Saturday, June 07, 2014

Mystery still surrounds the aircraft deaths of two men: Piper PA-38-112 Tomahawk, G-BODP, Flintshire Flying School; Accident occurred August 16, 2012 in Bruera, Cheshire, UK

Open verdict at inquest into Chester crash which killed Flintshire pilot John Green and Caergwrle student Karl Hendrickson

What happened in the final minutes of a flying lesson that ended in the tragic deaths of two Flintshire men may never be known, an inquest has heard.

Experienced pilot John Green, 50, and his student, dad-of-one Karl Hendrickson, 43, died ‘instantaneously’ when their Piper PA-38 Tomahawk crash-landed in a field at Bruera near Chester on August 16, 2012.

Summing up the two-day inquest held in Warrington, which heard evidence from witnesses, emergency services and representatives from the Air Accident Investigation Branch (AAIB), Alan Moore, assistant coroner for Cheshire, said: “What happened in this case? Very sadly only Mr Green and Mr Hendrickson could answer that question with any degree of certainty.”

Mr Green, who worked for Flintshire Flying School and Mr Hendrickson, of Caergwrle, had been in the air less than an hour when tragedy stuck.

The inquest heard from witness Nicholas Whitley, of Wrexham, how he had seen the aircraft descending nose first at a very steep angle, heading straight down towards the ground.

He said he had it in view for a matter of seconds before it disappeared behind a tree line but knew it was in trouble.

Mr Whitley, who had been in his car when he saw the plane, was first on the scene and called emergency services.

Fire and paramedic teams arrived and both men were pronounced dead at the scene. A post mortem examination revealed they both died of multiple injuries consistent with a light aircraft crash.

Student log books indicated that Mr Hendrickson had been scheduled to complete a stalling exercise during the lesson, which was his eighth with Mr Green.

It was heard during the inquest how American experts had raised safety concerns about carrying out these training maneuvers at low altitudes.

It was said that a revision was made to the pilot training manual in May 2012 advising a rise in altitude when carrying out stalling exercises.

This was not widely available in the UK until September 2012 and it is unknown whether Mr Green was aware of these changes.

Andrew Blackie of the AAIB said it was impossible to know the height of the plane or its speed prior to the crash.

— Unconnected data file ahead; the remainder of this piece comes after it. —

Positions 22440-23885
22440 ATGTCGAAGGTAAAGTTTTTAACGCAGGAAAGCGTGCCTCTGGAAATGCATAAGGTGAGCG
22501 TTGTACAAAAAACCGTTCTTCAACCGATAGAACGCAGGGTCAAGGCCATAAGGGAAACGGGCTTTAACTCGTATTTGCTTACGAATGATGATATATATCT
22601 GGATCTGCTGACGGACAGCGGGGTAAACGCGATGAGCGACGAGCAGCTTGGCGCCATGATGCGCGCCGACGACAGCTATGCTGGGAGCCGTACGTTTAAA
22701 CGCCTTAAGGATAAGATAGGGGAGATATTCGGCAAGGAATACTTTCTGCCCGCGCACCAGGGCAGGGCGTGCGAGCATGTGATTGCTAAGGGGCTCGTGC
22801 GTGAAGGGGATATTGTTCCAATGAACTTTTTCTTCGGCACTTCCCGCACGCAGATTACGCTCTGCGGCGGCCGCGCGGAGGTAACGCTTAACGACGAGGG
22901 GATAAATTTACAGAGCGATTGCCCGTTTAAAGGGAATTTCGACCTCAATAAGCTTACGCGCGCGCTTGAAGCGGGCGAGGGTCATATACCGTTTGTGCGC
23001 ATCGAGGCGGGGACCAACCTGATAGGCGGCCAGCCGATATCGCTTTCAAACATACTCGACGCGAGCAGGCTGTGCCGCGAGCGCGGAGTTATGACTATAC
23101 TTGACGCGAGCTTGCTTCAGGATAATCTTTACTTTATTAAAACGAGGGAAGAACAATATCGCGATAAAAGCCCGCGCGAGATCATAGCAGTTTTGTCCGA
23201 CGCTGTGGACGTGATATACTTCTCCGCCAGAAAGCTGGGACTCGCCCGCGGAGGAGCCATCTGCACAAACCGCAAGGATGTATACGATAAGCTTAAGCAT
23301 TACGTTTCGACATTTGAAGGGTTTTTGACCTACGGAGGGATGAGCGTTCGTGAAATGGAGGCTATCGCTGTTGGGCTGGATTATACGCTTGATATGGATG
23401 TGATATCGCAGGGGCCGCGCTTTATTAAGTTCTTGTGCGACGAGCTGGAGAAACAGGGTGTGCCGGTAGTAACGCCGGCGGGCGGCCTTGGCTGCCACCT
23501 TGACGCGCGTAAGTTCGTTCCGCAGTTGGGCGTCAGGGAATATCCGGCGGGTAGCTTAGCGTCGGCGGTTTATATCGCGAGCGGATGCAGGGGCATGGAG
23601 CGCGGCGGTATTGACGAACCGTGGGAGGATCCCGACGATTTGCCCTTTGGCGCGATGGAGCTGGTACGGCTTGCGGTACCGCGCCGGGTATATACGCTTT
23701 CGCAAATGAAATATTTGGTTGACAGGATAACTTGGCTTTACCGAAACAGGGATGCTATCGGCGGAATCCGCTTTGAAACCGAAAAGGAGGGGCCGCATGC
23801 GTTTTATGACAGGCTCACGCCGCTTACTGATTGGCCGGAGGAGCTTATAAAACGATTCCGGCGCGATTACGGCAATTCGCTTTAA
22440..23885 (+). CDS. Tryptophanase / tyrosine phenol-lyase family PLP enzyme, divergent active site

He said: “We don't know what maneuver plane had done in the air but we do know it had struck the ground during a spin.”

The inquest also heard how the 31-year-old plane had been fitted with a new engine earlier than year and another instructor had reported it to be ‘rough running’ on the runway three weeks prior to the incident.

This was discovered to be a double spark plug failure which was repaired 30 flying hours before the crash on August 16.

The jury returned an open verdict after three hours deliberating.


Piper PA-38-112 Tomahawk, G-BODP 
Location: Near Bruera, Cheshire
Date of occurrence: 16 August 2012
General Aviation - Fixed Wing

Summary:   The instructor and student were conducting PPL training for slow flight aircraft handling. At an estimated height of between 2,000 and 3,000 ft, the aircraft turned rapidly through about 180° and descended at a high rate, crashing in a field. The evidence indicated that the aircraft had been in a spin to the left when it struck the surface. Both occupants were fatally injured.

A manufacturer’s revision to the Pilot’s Operating Handbook (POH), dated May 2012, included advice on the altitudes at which slow flight and stall manoeuvres should be initiated, to provide an adequate margin of safety in the event of an inadvertent spin. This revision, which related to a Safety Recommendation made by the United States of America’s National Transportation Safety Board (NTSB) in 1997, reached the flying school in the month following the accident.

 NTSB Identification: CEN12WA562 
Accident occurred Thursday, August 16, 2012 in Bruera, Cheshire, United Kingdom
Aircraft: PIPER PA-38-112, registration:
Injuries: 2 Fatal.

This is preliminary information, subject to change, and may contain errors. The foreign authority was the source of this information.

On August 16, 2012, about 1940 universal coordinated time, a Piper PA-38-112 airplane, United Kingdom registration G-BODP, impacted terrain during an instructional flight near Bruera, Cheshire, United Kingdom. The flight instructor and student pilot were fatally injured. The local flight departed from Hawarden Airport (EGNR).

The accident investigation is under the jurisdiction and control of the Air Accidents Investigation Branch (AAIB). This report is for informational purposes only and contains information released by or obtained from the government of the United Kingdom.

Further information pertaining to this accident may be obtained from:

Air Accidents Investigation Branch
Farnborough House
Berkshire Copse Road
Aldershot, Hampshire
GU11 2HH, United Kingdom

Tel: +44(0) 1252 510300

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